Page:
For us here at Cota Farms, the most difficult aspect of animal care is knowing when not to intervene. I suspect this is a dilemma for all small farmers. Often, there is nothing that you can do to heal an animal once an illness progresses to the point where it gains your attention. For example, we once had Boer goats here on the farm because that is what many other farmers in the area had and we didn’t know any better at the time. These goats are very sensitive to certain parasites and some bacterial infections. We have since discovered that those farmers who had success with these animals drug them on a regular basis. They must also be coddled through our nasty winters.
Once these goats start to show signs of disease, it is very hard to heal them. I confess I expended great effort on more than one occasion trying to save a goat, when in truth I was only prolonging the poor animal’s distress. They all died anyway, just a few days later than they would have. It was heart breaking and we eventually got rid of these goats. This was not good animal care. Our mistake was having these particular goats in this area in the first place. Since we were trying to provide drug free meat to the local markets, we did not routinely feed and inject them with antibiotics, wormers, and other medications.
It is standard procedure for many meat animals to be treated against the onset of disease, treated with drugs. These drugs have time periods spelled out by the manufactures, in which they should not be use prior to slaughter. Even so, the accumulation of these drugs in our environment is coming from somewhere, and there is a demand for untainted meat. The only way to get it is through a small farmer. Government regulations do not allow for the disclosure of drug information in the meat you buy at the local grocer. Indeed, we are not allowed to know if the meat is genetically modified or even cloned! Imagine how these laws came to pass.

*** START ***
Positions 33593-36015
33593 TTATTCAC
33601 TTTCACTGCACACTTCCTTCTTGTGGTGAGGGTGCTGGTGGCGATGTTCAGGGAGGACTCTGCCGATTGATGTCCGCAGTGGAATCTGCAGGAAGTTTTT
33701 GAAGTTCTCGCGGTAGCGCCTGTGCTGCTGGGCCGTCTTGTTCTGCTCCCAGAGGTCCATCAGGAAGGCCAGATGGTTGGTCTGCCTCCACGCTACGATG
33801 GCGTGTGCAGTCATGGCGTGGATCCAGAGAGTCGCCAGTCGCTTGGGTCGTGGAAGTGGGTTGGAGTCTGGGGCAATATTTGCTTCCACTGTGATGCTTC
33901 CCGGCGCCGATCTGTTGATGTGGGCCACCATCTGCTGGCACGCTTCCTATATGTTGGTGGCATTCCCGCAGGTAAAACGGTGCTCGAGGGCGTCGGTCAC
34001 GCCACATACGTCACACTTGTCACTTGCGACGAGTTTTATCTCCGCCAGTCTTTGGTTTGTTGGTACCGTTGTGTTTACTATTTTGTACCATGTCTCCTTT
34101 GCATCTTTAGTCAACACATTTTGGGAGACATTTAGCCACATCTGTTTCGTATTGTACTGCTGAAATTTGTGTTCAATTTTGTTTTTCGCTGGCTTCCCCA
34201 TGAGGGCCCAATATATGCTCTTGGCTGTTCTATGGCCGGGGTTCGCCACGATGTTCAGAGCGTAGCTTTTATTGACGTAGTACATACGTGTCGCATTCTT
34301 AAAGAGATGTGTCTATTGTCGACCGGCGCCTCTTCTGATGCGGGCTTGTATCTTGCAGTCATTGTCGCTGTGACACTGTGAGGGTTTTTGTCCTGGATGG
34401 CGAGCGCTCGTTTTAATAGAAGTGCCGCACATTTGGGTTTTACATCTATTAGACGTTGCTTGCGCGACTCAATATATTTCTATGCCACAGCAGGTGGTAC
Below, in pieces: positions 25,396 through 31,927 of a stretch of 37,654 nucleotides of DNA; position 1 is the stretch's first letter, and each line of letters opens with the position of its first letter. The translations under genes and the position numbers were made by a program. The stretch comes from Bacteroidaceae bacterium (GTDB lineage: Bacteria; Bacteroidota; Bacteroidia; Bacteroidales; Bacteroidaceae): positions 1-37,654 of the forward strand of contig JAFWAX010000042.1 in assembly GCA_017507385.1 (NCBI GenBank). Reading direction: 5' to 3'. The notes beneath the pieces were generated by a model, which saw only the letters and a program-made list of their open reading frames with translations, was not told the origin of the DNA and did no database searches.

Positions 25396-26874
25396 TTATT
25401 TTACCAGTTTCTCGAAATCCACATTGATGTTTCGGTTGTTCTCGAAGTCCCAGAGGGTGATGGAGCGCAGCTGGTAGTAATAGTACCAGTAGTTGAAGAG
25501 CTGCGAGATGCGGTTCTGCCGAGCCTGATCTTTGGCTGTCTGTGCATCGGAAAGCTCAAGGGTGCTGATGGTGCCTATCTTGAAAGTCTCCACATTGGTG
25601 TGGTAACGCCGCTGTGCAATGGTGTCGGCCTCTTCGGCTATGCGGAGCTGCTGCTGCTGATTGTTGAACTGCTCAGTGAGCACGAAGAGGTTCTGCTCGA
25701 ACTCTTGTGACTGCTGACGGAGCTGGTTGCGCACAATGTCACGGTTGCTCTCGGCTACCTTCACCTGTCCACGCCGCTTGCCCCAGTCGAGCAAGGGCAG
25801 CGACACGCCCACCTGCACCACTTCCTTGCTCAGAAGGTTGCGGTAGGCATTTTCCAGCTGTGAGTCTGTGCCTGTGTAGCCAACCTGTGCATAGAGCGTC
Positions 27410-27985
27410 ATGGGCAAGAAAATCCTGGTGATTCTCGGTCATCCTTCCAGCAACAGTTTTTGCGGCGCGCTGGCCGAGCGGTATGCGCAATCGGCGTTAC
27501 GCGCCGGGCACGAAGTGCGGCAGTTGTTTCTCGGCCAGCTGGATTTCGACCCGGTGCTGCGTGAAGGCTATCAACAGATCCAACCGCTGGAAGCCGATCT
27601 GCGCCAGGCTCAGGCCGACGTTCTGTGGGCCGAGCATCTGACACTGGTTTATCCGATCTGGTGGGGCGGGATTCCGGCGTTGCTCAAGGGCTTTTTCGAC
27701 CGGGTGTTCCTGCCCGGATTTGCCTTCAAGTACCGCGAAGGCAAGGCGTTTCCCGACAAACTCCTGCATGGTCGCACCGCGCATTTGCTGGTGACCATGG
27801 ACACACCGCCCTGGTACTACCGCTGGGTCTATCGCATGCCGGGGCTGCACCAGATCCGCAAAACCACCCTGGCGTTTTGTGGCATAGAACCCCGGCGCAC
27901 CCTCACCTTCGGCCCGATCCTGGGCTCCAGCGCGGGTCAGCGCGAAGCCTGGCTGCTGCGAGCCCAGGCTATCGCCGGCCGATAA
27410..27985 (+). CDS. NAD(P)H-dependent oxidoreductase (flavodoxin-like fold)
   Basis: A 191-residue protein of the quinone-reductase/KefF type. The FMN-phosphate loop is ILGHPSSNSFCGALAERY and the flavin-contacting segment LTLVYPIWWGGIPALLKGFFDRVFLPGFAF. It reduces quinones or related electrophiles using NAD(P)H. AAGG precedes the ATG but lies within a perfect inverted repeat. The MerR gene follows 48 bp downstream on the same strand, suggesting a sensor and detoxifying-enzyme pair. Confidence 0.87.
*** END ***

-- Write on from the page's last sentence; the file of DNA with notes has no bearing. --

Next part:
But back to the issue, sometimes, we can make a difference. It is lambing season as I write this and we occasionally step in to save a lamb that has been rejected or neglected. When an experience mother rejects her lamb there is usually a good reason and it is best not to interfere. After having some experience with this, we are able to distinguish between those lambs that can be saved from those that can not. Fortunately, this is a small percentage of the lambs, unless there is a bigger problem. After the first time or two, adopting a lamb is not so glorious and is just more work. We have found that it is easier to bring the lamb into the house where you can give it the attention it needs, bottle feeding for one thing. And of course you can’t just keep it in a box, it needs to interact and have exercise, much like a puppy, and after a short time that is just what you will have, a puppy that can never be house broken. So you pray for an early spring when you can get your new puppy outside and wait until you can introduce her back into the flock.